F-15 Silent Eagle Acquires Targets by Looking At Them, With Israeli Technology
by Algemeiner Staff
The Boeing Company has validated the integration of a new helmet system for pilots of the F-15 Silent Eagle aircraft, designed partly by Israel’s Elbit Systems, allowing the pilots to aim weapons and sensors at their targets, by looking at them.
Developed by Vision Systems International, a joint venture between Elbit and Rockwell Collins, the Joint Helmet Mounted Cueing System II/h (JHMCS II/h) is also a cost cutting measure for potential buyers, due to the helmet’s processing systems which eliminate the need for mounted equipment on the aircraft.
Greg Hardy, who runs the JHMCS II/h program at Boeing, said “Integrating this enhanced system onto the Silent Eagle took less than three months between ‘go-ahead’ and first flight.” Hardy added that during recent test flights “Both pilots who flew with the JHMCS II/h system immediately noticed that the helmet was more balanced and the smaller, lighter interface cable was less restrictive.”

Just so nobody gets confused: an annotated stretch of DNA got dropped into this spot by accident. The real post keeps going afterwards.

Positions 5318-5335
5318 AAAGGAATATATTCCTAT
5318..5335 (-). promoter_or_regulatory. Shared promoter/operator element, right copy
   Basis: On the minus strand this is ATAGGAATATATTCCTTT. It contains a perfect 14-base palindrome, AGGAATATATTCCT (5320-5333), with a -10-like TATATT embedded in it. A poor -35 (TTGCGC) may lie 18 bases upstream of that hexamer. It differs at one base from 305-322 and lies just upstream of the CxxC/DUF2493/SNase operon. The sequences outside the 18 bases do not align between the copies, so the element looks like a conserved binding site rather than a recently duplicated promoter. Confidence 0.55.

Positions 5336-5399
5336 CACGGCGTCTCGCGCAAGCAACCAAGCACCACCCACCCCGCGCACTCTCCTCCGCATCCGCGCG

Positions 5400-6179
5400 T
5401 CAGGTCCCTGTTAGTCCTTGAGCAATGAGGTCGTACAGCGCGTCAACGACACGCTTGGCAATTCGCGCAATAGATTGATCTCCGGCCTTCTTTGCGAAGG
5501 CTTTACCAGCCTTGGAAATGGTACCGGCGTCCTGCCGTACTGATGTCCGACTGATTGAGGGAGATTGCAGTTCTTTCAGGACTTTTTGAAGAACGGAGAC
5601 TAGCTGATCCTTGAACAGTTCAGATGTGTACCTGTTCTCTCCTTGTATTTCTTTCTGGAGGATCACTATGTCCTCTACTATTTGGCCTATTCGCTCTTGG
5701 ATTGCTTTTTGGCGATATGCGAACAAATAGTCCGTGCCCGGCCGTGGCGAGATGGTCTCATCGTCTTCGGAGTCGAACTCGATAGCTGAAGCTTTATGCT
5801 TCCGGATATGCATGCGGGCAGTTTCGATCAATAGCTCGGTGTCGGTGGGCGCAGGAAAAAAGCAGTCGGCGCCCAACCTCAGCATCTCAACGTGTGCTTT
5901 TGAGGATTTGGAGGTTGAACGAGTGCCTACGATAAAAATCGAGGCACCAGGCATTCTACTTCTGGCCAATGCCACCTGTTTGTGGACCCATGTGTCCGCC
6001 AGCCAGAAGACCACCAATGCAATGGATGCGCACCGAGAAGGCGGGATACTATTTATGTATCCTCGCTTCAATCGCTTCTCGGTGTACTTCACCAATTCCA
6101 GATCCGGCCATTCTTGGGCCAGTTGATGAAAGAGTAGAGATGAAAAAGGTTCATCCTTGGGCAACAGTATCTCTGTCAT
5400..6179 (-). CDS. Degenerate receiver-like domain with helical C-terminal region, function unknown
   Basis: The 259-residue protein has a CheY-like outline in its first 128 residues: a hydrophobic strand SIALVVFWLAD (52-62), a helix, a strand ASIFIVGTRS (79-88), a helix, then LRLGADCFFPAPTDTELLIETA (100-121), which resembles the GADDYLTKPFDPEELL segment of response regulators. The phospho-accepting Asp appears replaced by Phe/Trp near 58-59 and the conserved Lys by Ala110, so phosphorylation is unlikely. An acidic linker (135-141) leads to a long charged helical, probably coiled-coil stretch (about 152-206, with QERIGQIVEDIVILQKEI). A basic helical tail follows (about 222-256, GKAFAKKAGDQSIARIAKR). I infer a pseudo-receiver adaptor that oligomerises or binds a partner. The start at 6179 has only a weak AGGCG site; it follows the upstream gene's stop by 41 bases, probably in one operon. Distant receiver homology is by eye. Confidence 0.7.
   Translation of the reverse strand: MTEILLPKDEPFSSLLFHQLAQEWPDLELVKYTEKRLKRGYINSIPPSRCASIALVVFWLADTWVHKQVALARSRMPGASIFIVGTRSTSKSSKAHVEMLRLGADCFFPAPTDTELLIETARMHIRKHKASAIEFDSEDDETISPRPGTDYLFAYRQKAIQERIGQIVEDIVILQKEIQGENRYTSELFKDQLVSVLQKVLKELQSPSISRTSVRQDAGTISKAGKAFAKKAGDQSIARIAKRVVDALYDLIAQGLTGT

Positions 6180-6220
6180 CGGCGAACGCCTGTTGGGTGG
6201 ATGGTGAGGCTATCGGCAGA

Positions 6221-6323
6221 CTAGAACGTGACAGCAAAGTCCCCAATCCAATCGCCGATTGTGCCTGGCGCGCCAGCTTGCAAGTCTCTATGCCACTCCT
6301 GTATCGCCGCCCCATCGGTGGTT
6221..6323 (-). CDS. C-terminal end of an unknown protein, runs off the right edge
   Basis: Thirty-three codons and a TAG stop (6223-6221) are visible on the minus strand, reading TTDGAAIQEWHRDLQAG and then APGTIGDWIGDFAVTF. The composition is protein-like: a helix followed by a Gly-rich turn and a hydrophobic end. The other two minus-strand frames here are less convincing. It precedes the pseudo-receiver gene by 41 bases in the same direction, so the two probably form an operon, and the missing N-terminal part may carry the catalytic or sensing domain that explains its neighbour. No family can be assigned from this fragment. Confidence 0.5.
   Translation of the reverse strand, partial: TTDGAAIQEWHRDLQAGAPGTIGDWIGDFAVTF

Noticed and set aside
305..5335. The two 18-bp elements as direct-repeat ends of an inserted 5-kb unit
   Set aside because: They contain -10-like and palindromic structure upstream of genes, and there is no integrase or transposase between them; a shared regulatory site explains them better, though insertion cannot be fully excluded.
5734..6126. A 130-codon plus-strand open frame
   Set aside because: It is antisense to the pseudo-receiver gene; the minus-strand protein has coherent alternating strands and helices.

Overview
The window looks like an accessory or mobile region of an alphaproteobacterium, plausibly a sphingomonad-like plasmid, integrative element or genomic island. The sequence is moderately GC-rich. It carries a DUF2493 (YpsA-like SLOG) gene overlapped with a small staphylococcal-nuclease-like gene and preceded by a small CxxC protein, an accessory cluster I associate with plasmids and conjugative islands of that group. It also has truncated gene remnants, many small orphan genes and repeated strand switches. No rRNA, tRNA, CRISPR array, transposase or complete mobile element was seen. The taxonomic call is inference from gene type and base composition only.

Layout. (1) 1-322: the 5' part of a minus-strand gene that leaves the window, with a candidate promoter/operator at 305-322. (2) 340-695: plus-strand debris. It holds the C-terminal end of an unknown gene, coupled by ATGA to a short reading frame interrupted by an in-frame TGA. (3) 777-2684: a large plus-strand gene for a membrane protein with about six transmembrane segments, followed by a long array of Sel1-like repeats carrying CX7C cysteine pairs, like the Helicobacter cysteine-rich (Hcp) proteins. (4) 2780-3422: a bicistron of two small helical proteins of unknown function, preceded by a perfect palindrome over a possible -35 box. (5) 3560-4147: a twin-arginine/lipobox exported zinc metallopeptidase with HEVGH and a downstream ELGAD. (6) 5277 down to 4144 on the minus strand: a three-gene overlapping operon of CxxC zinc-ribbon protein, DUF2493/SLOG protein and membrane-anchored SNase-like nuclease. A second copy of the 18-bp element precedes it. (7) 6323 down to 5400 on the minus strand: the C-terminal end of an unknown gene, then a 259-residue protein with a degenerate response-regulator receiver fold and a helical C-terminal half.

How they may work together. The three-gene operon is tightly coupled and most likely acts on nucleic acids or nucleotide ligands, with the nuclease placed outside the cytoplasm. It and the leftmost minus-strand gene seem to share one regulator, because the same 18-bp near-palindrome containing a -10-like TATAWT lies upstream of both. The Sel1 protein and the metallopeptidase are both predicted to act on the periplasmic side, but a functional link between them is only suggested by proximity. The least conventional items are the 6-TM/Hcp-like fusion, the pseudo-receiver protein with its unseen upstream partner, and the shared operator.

Boeing is marketing the F-15 Silent Eagle as a more affordable alternative to the F-22 and F-35 fighter jets.
“Technology advancements are reshaping the military helmet-mounted display market,” said Phil King of VSI. “The rapid validation of the maturity and effectiveness of several such technologies in this demonstration program has shown that we can meet and exceed the performance baselines established by the extremely successful legacy JHMCS design while also providing new capabilities and reducing cost to the customer.”